While I was gone my tree in the front yard emptied its leaves. I hope the neighbor boy comes to rake soon.

It took six hours to discharge today. Five of those hours were trying to get the different teams to do their parts and a lot of "that's not my job" by various parties. There was also a hiccup with the fact that our insurance did not want us to get a home pump.

Kyle did fabulous, except that he doesn't mind causing himself more pain by laying on his button and sliding along. Pain does not deter him. Also neither does morphine. He was well behaved and charmed everyone who came into his room. I got so many compliments on how they know of no other three year olds that swallow their pills. It may not be a wonderful skill like counting or reading--but we know how to do our medicine and deal with doctors (which is what Kyle called the doctors and techs). Our techs were so good and did not wake him in the middle of the night. And surprisingly, the recliner was not the worst to sleep in.

Best part was how wonderful the vanilla dryers ice cream was in the cafeteria. Seriously. And how Kyle convinced a child life specialist that Aiden also needed a car (even though Aiden was at home) so he could get two cars instead of one.

Even though I've been mostly sitting on my butt at the hospital. I am surprisingly defeated And although I took my laptop, I never used it at the hospital. I feel over come by the prep needed for Thanksgiving and all the laundry that needs to get done. But Evan reminds me I can always do that tomorrow.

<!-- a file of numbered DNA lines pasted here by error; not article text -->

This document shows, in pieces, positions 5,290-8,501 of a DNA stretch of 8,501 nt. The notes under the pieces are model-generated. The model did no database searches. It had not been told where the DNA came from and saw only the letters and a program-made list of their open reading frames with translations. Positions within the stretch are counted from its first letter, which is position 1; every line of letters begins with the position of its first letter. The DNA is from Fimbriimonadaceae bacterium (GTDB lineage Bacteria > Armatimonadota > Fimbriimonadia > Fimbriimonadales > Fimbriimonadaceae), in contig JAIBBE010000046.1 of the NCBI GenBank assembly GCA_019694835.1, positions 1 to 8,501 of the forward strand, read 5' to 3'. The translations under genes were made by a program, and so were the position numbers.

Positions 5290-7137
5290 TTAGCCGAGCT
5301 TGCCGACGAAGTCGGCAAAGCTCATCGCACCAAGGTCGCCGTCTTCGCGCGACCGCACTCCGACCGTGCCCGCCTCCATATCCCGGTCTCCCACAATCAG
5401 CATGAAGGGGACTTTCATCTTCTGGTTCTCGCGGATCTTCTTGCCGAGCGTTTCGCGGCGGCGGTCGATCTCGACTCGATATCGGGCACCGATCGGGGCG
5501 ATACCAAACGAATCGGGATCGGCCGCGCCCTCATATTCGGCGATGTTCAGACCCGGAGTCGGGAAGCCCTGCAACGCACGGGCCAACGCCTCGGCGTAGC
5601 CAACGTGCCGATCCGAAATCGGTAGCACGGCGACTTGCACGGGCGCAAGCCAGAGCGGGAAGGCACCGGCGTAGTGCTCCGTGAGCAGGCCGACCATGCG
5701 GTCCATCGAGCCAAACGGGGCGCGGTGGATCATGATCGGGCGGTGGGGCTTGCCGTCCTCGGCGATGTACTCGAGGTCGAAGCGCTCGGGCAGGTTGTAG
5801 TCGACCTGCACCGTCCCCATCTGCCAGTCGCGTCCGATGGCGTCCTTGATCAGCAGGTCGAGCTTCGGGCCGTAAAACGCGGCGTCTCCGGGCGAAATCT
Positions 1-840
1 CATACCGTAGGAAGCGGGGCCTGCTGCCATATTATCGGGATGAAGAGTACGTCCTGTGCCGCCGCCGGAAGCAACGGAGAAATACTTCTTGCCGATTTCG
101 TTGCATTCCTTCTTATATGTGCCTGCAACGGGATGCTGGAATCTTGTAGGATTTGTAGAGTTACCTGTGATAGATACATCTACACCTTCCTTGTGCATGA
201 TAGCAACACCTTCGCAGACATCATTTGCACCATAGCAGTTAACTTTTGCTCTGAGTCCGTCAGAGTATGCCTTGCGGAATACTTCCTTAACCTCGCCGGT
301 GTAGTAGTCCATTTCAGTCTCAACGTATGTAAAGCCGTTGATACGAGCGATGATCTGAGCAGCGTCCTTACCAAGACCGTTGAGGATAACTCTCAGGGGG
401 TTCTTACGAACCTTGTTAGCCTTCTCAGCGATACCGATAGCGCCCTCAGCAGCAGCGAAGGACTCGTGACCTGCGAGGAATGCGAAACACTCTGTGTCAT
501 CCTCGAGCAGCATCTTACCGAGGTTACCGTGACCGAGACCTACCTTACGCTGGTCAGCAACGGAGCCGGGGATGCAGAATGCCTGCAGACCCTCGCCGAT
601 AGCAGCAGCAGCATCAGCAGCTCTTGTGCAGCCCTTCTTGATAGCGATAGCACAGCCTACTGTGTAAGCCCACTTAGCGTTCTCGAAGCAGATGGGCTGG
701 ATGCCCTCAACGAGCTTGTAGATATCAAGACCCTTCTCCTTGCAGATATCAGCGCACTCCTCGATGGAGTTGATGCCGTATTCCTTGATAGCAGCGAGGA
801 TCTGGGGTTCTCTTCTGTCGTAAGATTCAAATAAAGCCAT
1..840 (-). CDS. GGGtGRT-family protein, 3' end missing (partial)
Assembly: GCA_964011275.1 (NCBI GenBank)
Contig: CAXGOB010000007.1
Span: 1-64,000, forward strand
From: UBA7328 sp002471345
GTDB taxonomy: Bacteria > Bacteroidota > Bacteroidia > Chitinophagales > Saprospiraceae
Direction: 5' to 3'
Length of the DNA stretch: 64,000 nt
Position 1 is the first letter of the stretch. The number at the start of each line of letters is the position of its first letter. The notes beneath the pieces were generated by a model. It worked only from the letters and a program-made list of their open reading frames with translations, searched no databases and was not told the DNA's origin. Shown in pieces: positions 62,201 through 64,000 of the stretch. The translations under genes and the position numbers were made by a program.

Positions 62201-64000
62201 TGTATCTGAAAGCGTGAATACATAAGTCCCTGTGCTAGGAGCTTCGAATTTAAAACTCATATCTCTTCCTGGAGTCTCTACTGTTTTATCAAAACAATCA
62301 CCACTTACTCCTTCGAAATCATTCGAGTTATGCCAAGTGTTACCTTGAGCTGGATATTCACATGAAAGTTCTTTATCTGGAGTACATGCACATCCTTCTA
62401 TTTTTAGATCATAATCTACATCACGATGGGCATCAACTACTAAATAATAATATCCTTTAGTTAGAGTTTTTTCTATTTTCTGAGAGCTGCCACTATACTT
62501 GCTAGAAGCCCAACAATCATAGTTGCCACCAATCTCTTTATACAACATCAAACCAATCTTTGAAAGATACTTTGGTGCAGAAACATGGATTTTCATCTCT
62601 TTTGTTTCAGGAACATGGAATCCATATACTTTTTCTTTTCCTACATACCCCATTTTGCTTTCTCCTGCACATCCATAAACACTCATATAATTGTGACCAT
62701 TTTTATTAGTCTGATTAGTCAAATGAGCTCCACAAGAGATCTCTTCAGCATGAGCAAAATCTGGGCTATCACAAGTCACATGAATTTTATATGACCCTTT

I have pictures of the hospital and my perfect patient, but they will have to wait. Thank you all for the support.

Saturday, November 12, 2011

Practical Foodie

I told myself that if I finished the dreaded budgeting and bill pay for the month, then I could post about this subject. Well, obviously, I finished because I am posting.

Tonight I made a creamy avocado pasta (brown rice pasta for Aiden) with bacon and roasted asparagus on the side for dinner with only a ten minute clean up. It was delicious beyond measure.

However, I've come to realize that I have no one with which to share these sorts of things. I eat most dinners, including Saturday nights recently, with the boys. Kyle gets to the table, looks at his plate, and says, "I think I'm done." Aiden will eat anything, including on not one but three occasions fecal matter. He eats after he gets down from the table, meaning that he'll eat all the food on the floor. Starting last week, he's even eaten out of the garbage. Evan will come home late, take the bowl that I've left sitting out for him for hours (he likes it that way) and eat in front of the TV. If I ask and he likes it, he'll state that it was good. But he has been known to eat day old or more hamburgers and he raves about chili dogs as much as anything I make.